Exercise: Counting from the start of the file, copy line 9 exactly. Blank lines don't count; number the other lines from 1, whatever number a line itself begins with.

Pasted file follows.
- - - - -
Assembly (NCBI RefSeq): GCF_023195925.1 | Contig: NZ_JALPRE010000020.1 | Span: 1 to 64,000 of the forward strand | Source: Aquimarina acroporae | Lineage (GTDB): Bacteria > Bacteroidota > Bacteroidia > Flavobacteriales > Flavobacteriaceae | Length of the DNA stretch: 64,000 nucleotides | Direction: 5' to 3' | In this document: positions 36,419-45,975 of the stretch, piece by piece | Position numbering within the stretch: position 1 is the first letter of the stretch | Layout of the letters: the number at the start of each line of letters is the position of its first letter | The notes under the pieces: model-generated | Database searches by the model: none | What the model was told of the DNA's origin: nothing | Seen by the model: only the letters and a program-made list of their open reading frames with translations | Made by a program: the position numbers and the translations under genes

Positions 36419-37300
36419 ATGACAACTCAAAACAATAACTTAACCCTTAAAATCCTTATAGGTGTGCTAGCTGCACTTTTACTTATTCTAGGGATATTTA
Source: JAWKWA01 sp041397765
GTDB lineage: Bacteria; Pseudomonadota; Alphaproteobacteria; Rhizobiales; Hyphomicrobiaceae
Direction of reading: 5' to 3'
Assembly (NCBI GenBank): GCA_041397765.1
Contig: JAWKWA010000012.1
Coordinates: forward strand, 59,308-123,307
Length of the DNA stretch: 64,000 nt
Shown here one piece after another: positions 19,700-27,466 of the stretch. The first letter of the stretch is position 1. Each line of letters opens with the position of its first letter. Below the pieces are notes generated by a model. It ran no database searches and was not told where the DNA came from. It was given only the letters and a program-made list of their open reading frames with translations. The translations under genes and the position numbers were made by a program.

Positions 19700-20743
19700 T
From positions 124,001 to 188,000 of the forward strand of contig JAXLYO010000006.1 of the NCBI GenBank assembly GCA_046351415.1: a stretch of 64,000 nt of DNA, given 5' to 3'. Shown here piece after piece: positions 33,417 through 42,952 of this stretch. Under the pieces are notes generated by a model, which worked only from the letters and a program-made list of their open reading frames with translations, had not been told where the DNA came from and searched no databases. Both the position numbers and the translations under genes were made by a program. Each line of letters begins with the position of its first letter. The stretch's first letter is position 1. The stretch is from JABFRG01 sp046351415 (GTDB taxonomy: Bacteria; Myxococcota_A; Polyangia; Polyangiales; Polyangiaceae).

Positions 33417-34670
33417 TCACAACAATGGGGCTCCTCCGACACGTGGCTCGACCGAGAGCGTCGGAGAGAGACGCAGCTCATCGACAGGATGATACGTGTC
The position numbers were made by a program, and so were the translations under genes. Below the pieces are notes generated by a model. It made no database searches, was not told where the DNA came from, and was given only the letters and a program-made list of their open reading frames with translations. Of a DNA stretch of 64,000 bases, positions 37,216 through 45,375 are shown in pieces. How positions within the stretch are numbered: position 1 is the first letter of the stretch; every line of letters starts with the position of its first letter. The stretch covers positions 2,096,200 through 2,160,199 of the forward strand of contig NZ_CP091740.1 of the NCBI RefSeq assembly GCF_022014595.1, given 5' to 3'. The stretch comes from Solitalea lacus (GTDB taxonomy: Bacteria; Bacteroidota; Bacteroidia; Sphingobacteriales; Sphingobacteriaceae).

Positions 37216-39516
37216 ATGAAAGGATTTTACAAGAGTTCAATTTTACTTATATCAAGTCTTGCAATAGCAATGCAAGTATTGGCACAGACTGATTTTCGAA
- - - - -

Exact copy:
Coordinates: forward strand, 59,308-123,307